Aggregate score

The PlayStation version of Nightmare Creatures received "favorable" reviews, while the Mobile, Nintendo 64 and PC versions received "mixed" reviews, according to the review aggregation website GameRankings.[24][25][26][27]

Entertainment Weekly gave the game an B-, praising the 3D environments, and saying Castlevania: Symphony of the Night is dated and flate in comparison.[28]

Film adaptation[edit]

On 8 December 2000, a film adaptation based on the game was announced, but never went into production.[29]


  1. ^ a b Douglas, Adam (26 October 1997). "Nightmare Creatures (PS)". IGN. Retrieved 2 August 2014.
  2. ^ "Nightmare Creatures - PC". IGN. Retrieved 8 July 2017.
  3. ^ "Sneak Previews: Nightmare Creatures". GamePro. No. 102. IDG. March 1997. p. 50.
  4. ^ Marriott, Scott Alan. "Nightmare Creatures (N64) - Review". AllGame. Archived from the original on 14 November 2014. Retrieved 8 July 2017.
  5. ^ House, Michael L. "Nightmare Creatures (PS) - Review". AllGame. Archived from the original on 14 November 2014. Retrieved 8 July 2017.
  6. ^ Nguyen, Thierry (April 1998). "Nightmare in Westminster (Nightmare Creatures Review)" (PDF). Computer Gaming World. No. 165. p. 134. Retrieved 9 July 2017.
  7. ^ Edge staff (August 1998). "Nightmare Creatures (PC)". Edge. No. 61.
  8. ^ "Nightmare Creatures (N64)". Electronic Gaming Monthly. January 1999.
  9. ^ McNamara, Andy; Andreson, Paul; Reiner, Andrew (January 1999). "Nightmare Creatures - Nintendo 64". Game Informer. No. 69. Archived from the original on 5 December 2000. Retrieved 8 July 2017.
  10. ^ McNamara, Andy; Reiner, Andrew; Storm, Jon (November 1997). "Nightmare Creatures (PS)". Game Informer. No. 55. p. 68. Archived from the original on 21 January 1998. Retrieved 8 July 2017.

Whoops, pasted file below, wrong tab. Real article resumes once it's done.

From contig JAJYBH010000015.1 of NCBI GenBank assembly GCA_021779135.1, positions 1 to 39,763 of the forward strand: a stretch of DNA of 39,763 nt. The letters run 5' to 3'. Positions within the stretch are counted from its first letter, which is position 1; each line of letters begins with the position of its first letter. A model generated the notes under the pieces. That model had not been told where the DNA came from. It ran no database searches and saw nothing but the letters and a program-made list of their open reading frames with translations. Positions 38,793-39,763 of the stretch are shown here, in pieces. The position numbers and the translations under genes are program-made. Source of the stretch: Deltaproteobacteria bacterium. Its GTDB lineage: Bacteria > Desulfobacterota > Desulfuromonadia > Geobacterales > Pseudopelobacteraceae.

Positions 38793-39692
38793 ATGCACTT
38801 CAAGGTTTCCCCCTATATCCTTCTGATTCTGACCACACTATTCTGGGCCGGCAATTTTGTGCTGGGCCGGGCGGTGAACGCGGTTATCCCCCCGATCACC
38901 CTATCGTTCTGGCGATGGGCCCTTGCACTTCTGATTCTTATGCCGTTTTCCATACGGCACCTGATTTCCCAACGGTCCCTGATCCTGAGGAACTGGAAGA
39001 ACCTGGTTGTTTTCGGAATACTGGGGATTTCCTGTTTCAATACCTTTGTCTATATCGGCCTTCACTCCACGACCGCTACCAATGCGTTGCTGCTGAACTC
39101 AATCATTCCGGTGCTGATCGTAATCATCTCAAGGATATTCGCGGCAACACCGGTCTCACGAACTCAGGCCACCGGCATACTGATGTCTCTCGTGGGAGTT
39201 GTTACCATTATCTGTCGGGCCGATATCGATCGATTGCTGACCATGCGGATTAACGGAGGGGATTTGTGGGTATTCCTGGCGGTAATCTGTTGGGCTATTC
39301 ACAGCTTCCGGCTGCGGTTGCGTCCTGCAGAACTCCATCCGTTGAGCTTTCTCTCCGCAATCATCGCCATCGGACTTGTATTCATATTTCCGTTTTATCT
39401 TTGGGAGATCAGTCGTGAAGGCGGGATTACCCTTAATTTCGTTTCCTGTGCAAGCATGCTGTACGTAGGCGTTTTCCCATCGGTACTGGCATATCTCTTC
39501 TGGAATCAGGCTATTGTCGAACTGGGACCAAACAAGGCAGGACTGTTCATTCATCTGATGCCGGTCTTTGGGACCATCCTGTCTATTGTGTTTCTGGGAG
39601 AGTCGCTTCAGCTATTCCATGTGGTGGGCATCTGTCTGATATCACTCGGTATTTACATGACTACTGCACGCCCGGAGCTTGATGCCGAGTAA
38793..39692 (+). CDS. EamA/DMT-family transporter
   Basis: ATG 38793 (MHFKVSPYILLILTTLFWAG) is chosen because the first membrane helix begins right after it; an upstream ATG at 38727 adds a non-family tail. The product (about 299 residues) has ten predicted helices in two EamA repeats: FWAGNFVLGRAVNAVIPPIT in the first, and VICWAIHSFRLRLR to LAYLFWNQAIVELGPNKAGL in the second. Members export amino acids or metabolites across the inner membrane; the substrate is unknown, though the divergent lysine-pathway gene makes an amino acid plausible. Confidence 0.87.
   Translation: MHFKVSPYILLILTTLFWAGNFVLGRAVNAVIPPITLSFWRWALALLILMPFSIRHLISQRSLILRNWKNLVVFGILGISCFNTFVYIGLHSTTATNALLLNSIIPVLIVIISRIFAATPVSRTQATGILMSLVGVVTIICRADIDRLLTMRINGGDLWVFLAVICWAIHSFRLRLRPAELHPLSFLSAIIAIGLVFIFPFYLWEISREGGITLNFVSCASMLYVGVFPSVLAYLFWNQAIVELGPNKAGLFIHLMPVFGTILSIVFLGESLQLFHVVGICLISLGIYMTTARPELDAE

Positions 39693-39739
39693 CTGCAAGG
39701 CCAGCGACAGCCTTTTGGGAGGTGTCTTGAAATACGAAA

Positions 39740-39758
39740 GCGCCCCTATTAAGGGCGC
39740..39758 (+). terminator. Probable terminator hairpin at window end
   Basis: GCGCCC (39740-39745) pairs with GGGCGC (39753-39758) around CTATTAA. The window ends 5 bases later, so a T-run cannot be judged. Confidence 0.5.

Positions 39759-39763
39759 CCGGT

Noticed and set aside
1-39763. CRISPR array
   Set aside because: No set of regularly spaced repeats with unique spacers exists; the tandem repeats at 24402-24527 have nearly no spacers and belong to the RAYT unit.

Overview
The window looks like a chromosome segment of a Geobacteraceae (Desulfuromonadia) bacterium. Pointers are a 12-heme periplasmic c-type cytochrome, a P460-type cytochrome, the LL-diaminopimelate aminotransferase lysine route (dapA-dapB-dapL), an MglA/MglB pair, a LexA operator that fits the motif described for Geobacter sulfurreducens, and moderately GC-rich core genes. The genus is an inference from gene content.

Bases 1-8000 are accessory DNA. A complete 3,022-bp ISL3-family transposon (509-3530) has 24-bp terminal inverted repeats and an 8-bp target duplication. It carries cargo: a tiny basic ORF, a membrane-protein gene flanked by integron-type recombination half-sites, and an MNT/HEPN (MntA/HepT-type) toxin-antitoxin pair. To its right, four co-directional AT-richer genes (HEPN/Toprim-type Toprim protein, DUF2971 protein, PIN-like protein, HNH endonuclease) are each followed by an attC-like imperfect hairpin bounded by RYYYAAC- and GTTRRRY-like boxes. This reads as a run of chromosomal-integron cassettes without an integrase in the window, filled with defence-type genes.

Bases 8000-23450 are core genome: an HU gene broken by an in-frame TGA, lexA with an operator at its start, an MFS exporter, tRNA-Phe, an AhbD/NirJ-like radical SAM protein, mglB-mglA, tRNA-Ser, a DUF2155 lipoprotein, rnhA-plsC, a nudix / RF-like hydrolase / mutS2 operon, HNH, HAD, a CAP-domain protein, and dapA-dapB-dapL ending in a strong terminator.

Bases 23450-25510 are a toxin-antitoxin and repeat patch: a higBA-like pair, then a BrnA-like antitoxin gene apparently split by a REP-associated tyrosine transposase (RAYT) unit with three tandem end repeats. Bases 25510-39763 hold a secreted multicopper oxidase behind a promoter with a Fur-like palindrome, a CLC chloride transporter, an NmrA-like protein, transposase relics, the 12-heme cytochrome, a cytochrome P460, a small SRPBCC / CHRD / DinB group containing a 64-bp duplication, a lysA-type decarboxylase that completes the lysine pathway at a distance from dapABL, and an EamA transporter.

11. ^ Scary Larry (January 1999). "Nightmare Creatures (N64)". GamePro. No. 124. p. 134. Archived from the original on 1 October 2004. Retrieved 9 July 2017.
  12. ^ Scary Larry (November 1997). "Nightmare Creatures Review for PlayStation on". GamePro. No. 110. Archived from the original on 12 February 2005. Retrieved 9 July 2017.
  13. ^ Anderson, Tom (January 1998). "Nightmare Creatures Review (PC)". Game Revolution. Archived from the original on 5 February 2004. Retrieved 8 July 2017.
  14. ^ Cooke, Mark (November 1997). "Nightmare Creatures Review (PS)". Game Revolution. Archived from the original on 13 June 1998. Retrieved 8 July 2017.
  15. ^ Brown, Damon (2004). "Nightmare Creatures Review (Mobile)". GameSpot. Retrieved 8 July 2017.
  16. ^ Fielder, Joe (20 November 1998). "Nightmare Creatures Review (N64)". GameSpot. Retrieved 2 August 2014.
  17. ^ Kasavin, Greg (16 January 1998). "Nightmare Creatures Review (PC)". GameSpot. Retrieved 2 August 2014.
  18. ^ Fielder, Joe (31 October 1997). "Nightmare Creatures Review (PS)". GameSpot. Retrieved 8 July 2017.
  19. ^ Buchanan, Levi (5 December 2003). "Nightmare Creatures (Cell)". IGN. Retrieved 8 July 2017.
  20. ^ Casamassina, Matt (30 November 1998). "Nightmare Creatures". IGN. Retrieved 2 August 2014.
  21. ^ "Nightmare Creatures". Nintendo Power. Vol. 116. January 1999. p. 126. Retrieved 9 July 2017.
  22. ^ "Nightmare Creatures". Official U.S. PlayStation Magazine. 1998.
  23. ^ Harms, William (April 1998). "Nightmare Creatures". PC Gamer. Archived from the original on 5 March 2000. Retrieved 9 July 2017.
  24. ^ a b "Nightmare Creatures for Mobile". GameRankings. Retrieved 8 July 2017.
  25. ^ a b "Nightmare Creatures for Nintendo 64". GameRankings. Retrieved 2 August 2014.
  26. ^ a b "Nightmare Creatures for PC". GameRankings. Retrieved 2 August 2014.
  27. ^ a b "Nightmare Creatures for PlayStation". GameRankings. Retrieved 2 August 2014.
  28. ^ "PC Game Review: 'Nightmare Creatures' and 'Castlevania: Symphony Of The Night'". Retrieved 2018-11-11.
  29. ^ Zoromski, Brian (8 December 2000). "Nightmare Creatures Movie Announced". IGN. Retrieved 8 July 2017.

External links[edit]